The Rise of the Social Gospel in American Protestantism, 1865-1915

By Charles Howard Hopkins | Go to book overview

INTRODUCTION

THE years immediately following the Civil War opened a new era in American life. During the period of "reconstruction" the forces of industrial revolution, stimulated by the demands of the great conflict, swept triumphantly to victory over the agricultural economy that remained from the nation's youth. By 1880 a vigorous capitalism had laid the foundations of modern America in an industrial order that was rapidly transforming the rural United States of Lincoln and Lee into a closely knit nation of swarming cities.

Mark Twain satirized the unique society that emerged from the crucible of war and from the new iron furnaces of Pittsburgh as the "gilded age." A "welter of crude new energy," this "chromo civilization" satisfied its elemental desires by raping a virgin continent and ignoring its illegitimate offspring. The scramble for possession of the country's boundless resources was nothing less than the "Great Barbecue" at which the common man was handed a farm, while the "Iron Buccaneers" of railroad, industry, and finance carved for themselves empires whose vastness and power -- and whose rulers' methods -- Caesar might have envied.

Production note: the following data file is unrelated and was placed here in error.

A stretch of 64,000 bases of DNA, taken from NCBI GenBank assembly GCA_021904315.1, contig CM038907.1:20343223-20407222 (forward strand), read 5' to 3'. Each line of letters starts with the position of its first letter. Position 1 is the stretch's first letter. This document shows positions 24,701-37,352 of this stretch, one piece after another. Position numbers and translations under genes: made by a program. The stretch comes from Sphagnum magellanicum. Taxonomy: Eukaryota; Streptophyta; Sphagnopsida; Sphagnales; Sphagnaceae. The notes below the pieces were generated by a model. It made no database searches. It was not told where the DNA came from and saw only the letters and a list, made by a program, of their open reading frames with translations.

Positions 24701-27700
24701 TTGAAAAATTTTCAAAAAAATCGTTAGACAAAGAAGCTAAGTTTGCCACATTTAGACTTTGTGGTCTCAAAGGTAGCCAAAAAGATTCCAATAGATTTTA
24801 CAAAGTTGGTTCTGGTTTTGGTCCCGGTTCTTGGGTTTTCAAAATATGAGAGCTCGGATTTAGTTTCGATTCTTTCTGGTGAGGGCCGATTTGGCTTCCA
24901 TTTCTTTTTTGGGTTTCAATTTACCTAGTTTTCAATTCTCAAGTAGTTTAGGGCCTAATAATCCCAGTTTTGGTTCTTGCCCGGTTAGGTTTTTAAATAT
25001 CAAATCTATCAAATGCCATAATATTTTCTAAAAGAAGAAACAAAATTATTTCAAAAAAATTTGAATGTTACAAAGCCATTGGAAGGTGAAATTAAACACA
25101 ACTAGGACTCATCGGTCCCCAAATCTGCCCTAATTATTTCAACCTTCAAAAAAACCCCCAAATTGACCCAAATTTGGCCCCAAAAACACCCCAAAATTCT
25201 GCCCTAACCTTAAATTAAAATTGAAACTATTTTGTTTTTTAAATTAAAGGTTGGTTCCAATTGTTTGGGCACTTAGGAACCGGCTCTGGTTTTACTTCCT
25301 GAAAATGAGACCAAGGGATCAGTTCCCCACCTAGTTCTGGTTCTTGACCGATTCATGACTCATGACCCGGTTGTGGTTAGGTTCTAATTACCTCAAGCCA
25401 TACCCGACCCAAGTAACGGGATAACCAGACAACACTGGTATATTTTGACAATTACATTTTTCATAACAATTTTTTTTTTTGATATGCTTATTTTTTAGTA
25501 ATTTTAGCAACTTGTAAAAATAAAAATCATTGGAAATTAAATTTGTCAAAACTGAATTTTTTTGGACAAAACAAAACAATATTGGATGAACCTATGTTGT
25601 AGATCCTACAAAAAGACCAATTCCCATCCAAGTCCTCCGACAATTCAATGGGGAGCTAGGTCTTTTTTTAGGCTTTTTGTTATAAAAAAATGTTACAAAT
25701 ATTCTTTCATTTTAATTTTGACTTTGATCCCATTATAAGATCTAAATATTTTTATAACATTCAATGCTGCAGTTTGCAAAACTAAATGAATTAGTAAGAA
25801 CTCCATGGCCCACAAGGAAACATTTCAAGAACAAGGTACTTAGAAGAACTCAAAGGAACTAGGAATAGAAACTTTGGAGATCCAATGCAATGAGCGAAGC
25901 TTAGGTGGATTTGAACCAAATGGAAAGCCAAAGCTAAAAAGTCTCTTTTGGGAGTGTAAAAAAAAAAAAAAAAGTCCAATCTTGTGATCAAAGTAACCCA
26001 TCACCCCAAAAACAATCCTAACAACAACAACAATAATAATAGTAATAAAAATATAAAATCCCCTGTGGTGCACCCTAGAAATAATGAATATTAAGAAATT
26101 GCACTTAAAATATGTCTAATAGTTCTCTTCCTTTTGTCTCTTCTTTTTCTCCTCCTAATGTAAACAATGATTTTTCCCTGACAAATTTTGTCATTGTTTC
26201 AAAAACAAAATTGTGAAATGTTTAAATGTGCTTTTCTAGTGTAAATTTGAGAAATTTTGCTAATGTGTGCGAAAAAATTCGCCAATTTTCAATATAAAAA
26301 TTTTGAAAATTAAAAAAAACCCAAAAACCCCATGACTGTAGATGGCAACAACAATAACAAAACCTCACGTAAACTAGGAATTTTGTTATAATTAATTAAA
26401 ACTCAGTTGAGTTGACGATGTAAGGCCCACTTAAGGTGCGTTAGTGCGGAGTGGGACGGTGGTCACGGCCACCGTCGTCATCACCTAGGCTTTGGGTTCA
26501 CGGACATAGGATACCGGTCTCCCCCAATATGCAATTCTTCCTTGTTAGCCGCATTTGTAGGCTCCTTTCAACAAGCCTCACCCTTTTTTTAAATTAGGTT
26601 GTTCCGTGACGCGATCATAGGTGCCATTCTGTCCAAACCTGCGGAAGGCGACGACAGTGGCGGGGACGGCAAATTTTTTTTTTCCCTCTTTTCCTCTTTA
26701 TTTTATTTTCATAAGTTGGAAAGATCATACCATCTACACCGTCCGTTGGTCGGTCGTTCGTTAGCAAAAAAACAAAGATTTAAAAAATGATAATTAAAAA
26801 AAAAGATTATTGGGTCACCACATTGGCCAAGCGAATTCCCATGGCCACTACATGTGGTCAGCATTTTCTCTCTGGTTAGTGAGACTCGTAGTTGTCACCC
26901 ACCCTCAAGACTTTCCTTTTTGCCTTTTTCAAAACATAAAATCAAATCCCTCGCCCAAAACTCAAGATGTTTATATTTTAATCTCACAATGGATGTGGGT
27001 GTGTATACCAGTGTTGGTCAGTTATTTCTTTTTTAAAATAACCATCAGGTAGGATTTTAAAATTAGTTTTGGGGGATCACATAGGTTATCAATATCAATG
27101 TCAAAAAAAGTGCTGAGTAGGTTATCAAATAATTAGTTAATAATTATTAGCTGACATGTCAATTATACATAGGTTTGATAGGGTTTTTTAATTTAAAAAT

The postwar moral reaction severely strained certain traditional ethical and social standards. Corruption in local, state, and national government was widespread and in many places unashamed, and business ethics suffered a similar decline. In an atmosphere of optimism and moral laxity speculation flourished until the panic of 1873 brought the sobering realization that progress could not be built on watered stocks or blueprints. The lesson was made painfully clear to the working classes by unprecedented unemployment and desperate poverty. Bread lines appeared in the city streets of a nation rapidly becoming the richest country in the world. But the kings of industry and finance paid little heed and an exaggerated individualism continued to ride roughshod over human rights. Even the volcanic eruption of working-class discontent in 1877 hardly checked them.

This violent birth of a new world called forth heroic efforts

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